As a child, writes Lesley, she didn’t see the poverty and overcrowding all around her. Her father was removed for five years to a leper colony, tuberculosis was common, but knowing no better, she did as she was told by the tribal elders and by the white officials who ruled the lives of the community. She was put into domestic service, but her wages were withheld by the authorities.
Meanwhile, her seventeen-year-old daughter Tammy enters an essay competition, and wins a trip to a conference at Michael Jackson’s Neverland Valley Ranch and is selected to report on the ‘Rights of the Child’ to the United Nations. “Have you had media experience?” she was asked. “I spoke to the Gympie Times” says Tammy, and on that basis was offered to the world’s media.
And eventually, after Lesley’s years of campaigning, there’s an out-of-court settlement for $55.4m as the community’s withheld wages, the return of her withheld bank passbook, and an apology from the Queensland Government.
The Dingo Debate, ed Bradley Smith, CSIRO. The dingo is not a dog. Dingoes may look like Indian pariah dogs, or Indonesian Singing Dogs, but modern molecular biology tells a different story. Along with wolves and Siberian breeds, dingo origin is east of the Himalayas. Despite their doggy relatives, the dingo has been isolated for long enough to be, quite simply, a dingo.
A dingo’s brain, says Smith, is sharper than its teeth, and he has no doubt that Australia’s native canid deserves to be protected and conserved. However, he says, their presence evokes “a most entrenched form of vilification.” There are no easy answers, especially on the sheep-breeding Monaro. We’ve probably all seen the “dog-trees” where corpses of marauding hybrid dogs are hung as a grim warning, especially in the vicinity of the National Parks.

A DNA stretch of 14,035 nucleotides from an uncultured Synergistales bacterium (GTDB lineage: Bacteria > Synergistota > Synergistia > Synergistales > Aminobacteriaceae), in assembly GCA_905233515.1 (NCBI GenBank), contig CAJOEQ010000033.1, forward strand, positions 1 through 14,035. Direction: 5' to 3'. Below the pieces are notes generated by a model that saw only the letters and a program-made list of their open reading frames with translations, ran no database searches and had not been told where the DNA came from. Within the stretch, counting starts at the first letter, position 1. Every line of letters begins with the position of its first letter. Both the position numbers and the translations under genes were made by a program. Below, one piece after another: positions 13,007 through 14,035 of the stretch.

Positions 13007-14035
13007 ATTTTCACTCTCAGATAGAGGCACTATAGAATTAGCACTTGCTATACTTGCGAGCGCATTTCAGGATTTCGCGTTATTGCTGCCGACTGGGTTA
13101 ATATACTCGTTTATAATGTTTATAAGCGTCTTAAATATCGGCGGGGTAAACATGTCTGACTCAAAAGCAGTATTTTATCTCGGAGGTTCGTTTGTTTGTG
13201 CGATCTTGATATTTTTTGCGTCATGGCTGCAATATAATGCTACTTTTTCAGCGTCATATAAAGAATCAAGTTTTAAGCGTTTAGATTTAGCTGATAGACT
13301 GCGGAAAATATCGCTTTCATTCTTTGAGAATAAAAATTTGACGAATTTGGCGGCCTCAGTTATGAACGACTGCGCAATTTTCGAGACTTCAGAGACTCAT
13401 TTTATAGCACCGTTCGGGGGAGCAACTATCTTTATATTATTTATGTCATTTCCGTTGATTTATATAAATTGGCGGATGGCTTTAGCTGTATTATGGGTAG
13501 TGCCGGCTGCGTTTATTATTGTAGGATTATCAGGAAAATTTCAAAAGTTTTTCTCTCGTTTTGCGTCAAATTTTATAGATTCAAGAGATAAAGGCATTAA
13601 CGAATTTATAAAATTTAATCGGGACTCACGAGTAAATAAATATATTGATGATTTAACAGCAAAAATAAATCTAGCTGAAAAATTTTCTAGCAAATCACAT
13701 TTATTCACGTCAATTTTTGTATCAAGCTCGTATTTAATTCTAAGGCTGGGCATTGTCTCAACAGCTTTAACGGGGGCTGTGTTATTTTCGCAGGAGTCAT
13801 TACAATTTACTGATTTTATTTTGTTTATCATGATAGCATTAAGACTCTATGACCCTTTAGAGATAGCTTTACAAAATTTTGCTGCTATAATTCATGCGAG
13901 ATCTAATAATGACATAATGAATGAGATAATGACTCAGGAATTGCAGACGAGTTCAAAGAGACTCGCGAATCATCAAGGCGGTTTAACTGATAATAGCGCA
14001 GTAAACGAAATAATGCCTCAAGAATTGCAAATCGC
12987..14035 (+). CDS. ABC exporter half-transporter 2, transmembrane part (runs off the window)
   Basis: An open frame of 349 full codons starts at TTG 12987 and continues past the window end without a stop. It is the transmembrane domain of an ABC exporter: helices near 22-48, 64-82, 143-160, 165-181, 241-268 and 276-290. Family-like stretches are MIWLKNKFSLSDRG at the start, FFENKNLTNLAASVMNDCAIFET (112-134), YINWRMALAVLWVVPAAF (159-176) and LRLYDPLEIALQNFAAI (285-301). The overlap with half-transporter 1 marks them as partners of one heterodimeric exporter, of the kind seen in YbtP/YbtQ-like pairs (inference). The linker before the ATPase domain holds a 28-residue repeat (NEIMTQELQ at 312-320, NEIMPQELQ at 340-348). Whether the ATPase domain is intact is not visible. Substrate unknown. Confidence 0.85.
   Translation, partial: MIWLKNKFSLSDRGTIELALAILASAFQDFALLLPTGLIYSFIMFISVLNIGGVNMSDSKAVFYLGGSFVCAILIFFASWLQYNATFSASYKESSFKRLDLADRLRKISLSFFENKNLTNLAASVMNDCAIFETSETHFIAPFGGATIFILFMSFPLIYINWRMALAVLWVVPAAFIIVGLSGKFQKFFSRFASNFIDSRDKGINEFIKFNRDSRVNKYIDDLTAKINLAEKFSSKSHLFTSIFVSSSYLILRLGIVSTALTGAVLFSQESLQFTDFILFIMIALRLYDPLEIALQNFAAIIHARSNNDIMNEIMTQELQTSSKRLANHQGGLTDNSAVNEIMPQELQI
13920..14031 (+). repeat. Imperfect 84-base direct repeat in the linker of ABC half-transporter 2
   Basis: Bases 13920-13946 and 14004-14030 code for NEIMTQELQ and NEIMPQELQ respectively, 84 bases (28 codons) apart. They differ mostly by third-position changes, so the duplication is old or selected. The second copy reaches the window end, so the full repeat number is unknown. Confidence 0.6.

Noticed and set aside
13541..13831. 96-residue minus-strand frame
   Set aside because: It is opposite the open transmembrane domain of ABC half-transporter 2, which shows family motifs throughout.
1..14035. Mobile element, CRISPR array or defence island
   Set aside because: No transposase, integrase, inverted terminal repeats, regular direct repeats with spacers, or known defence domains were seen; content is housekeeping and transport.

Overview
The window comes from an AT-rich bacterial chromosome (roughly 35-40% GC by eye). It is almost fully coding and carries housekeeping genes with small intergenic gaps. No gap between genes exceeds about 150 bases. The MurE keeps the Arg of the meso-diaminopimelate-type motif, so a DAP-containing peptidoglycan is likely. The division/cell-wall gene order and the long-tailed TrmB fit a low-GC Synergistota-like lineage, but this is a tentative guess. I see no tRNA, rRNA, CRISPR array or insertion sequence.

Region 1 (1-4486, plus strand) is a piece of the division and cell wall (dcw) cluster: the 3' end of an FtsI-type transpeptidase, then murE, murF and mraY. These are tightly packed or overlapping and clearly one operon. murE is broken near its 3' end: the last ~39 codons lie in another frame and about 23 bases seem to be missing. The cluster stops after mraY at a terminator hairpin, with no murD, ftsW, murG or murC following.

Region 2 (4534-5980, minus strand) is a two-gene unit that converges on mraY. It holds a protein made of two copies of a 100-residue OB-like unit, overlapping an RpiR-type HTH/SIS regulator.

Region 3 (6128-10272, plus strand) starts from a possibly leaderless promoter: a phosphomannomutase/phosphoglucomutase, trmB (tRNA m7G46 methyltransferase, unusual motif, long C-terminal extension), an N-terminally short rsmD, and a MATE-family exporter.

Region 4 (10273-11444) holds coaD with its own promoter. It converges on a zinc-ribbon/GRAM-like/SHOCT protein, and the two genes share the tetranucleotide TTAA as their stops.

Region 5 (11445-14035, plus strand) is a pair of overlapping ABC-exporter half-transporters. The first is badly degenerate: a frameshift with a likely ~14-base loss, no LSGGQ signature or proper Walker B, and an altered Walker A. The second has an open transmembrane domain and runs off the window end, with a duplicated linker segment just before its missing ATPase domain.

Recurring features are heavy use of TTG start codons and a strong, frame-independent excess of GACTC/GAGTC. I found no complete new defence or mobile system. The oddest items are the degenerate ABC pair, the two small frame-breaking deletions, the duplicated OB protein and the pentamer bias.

Dingoes, says Smith, have their own essential role in the natural environment. It’s time we learned to live with them.
My Year without Matches, Claire Dunn, Black Inc. In 2010, Claire joined five other young people for a year-long survival course on a bush block near Grafton. Participants fanned out into the bush, selected a spot, and built a humpy.
They learned the skills that every country dweller should at least acknowledge: which plants are edible, which make fibre for string, how to light a fire, and – despite the prevailing New Age ethic – the problems associated with the killing of wild animals. It’s a gory triumph when Claire succeeds in killing, cooking, and eating a wallaby. Could you do it?
Secrets of the ANZACs, Raden Dunbar, Scribe. It really was a secret in 1916. Australian soldiers with venereal disease were being quietly shipped home from Egypt, hoping that they would be disembarked anywhere but in their home town.
Nobody expected the VD scourge to happen. The AIF was in training in Egypt, and it seemed not to have occurred to the authorities that Cairo and Alexandria had flourishing brothel quarters, and that Our Boys would be heading there just as soon as they were off duty.
It was a secret that was shared, ultimately, by some 60,000 men of the AIF, almost the same number as the diggers who were killed during the war.